Movie Review: Wonder Woman (2017 English)

In the realm of superhero films, Marvel Universe is clearly the current market leader with the Avengers series going strong. The DC Universe made a feeble attempt towards introducing Justice League in its 2016 film “Batman v Superman: Dawn of Justice” where Wonder Woman was introduced. And for the first time in the character’s history spanning over seven decades, this is her first full length feature film.

The film opens with an armored truck from Wayne Enterprises delivering a suitcase at the Louvre Museum where Diana Prince (Gal Gadot) works as a curator. The suitcase contains a picture from the First World War which prompts Diana to reminisce the past. The story then cuts to Themyscira, an island full of Amazon warrior women tasked with protecting the world against the machinations of Ares, the god of war. It is revealed that the Amazons fought on the side of Zeus in his effort to quell Ares, after which the islanders were given a god-killer, which we are led to believe is a sword.

Diana grows up on the island as the lone child who was told that she was fashioned from the soil of Themyscira by her mother, Queen Hippolyta. Diana soon grows up into a formidable warrior. Her call to adventure comes in the form of Captain Steve Trevor (Chris Pine) who crash lands near the beach. The Amazons learn about WWI from Trevor and Diana is convinced that it is the handiwork of Ares. She leaves with Trevor in a quest where she believes that she can kill Ares and end the war.  

Filmed in Southern Italy, the island of Themyscira is beautiful and almost mythical in its representation. Also, the WWI backdrop in the preparation towards armistice is impressive. The war itself, however, missed the tension factor. Also, the film lacks wow-moments in action sequences which are far below the mark set by the recent Marvel films. Barring one almost predictable-twist in the plot, the story in rest of the movie was eminently guessable. The background score wasn’t impressive either.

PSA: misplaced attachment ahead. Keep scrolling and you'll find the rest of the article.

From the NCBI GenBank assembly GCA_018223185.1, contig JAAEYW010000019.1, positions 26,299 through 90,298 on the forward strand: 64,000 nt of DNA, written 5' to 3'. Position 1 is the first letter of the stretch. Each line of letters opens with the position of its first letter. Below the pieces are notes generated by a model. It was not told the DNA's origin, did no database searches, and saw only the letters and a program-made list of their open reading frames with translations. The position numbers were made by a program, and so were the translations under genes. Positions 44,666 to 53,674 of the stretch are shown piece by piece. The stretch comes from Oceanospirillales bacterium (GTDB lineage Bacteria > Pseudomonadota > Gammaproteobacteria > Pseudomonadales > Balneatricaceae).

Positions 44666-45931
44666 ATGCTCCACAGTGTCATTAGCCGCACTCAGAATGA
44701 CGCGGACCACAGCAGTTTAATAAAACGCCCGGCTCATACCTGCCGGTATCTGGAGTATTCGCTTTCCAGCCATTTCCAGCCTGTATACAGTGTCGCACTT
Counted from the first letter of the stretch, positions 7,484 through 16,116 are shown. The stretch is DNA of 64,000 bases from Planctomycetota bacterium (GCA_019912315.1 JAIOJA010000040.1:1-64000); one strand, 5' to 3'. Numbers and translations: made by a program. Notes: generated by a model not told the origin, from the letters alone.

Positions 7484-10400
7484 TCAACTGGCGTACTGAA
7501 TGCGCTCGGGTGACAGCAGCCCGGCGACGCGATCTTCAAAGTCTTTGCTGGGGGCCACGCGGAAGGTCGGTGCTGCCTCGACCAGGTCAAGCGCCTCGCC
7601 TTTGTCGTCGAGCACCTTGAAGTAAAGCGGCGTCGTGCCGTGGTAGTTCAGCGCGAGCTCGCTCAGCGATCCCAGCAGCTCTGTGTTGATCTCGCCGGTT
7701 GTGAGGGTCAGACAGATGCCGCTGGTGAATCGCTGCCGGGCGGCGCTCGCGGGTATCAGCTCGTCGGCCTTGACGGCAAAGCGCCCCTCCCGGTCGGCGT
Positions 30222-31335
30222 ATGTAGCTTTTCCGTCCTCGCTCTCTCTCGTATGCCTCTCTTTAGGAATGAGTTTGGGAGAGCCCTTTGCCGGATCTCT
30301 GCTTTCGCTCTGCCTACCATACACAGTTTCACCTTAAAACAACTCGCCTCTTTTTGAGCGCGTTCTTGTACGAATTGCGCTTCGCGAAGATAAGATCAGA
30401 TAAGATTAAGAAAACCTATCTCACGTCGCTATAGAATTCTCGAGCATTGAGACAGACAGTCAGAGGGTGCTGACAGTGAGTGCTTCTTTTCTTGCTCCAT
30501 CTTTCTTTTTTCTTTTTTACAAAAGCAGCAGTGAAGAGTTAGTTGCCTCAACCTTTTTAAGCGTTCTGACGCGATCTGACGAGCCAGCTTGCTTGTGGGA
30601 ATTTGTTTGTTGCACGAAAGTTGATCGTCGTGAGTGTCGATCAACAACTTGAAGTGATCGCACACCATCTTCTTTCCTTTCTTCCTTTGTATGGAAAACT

Chris Pine and Gal Gadot display good on-screen chemistry. His attempts to get her to see his way of doing things to end the war and vice versa make an interesting watch. However, the film mostly belongs to Gadot, the former beauty queen and model from Isreal who looks and acts the part. Practically, Pine’s Steve Trevor is supporting character that along with his mates are able allies.  

When there are so many superheroes around, comparisons are inevitable; say between Wonder Woman and Captain America. Both of them carry shields, both their origin films in the last decade have something to do with the world war and both characters take a morally upright worldview. Oh well, and how can one forget the fact that both of them wear the typical white-red-blue gear.

Other superhero clichés are also evident. Like how the characters wear glasses and are suddenly unrecognizable. Superman dons glasses to become Clark Kent the journalist and in this film, Diana dons the glasses to be able to blend into the crowd while walking with Trevor in London. Alas, the real word doesn’t work on such simplistic terms! For most part of the film, she is seen in her usual gear.

There has been quite a buzz on social media about Wonder Woman in a feminist sense. Per se, films are not about gender debates but appreciating the character for she stands for. Wonder woman is strong, beautiful, intelligent, morally upright, loves peace and believes in love. One would be a fool not to admire someone with those qualities, no matter how supernatural they seem. Even the innocence that she portrays is not naïveté but pure innocence. Gal Gadot, with a serene smile, is a perfect fit.

Gal Gadot also embodies her character for one special reason. After the production had ended, director Patty Jenkins wanted a few action scenes to be re-shot. By then, the 32-year old actress was five months pregnant and had to cover up the baby bump with a bright green cloth which was later edited out. Since Gadot is reportedly on a three-picture deal, we can look forward more of her in the next film.

Verdict: Wonder Woman breaks from the traditionally dark themes associated with DC films and thus, has a fresh feel. The action scenes could have been far more exciting; lost potential, if I may say so. But Gal Gadot’s endearing portrayal of the warrior princess makes it worth your time and money.

Rating 6/10: The first ever feature film on Wonder Woman!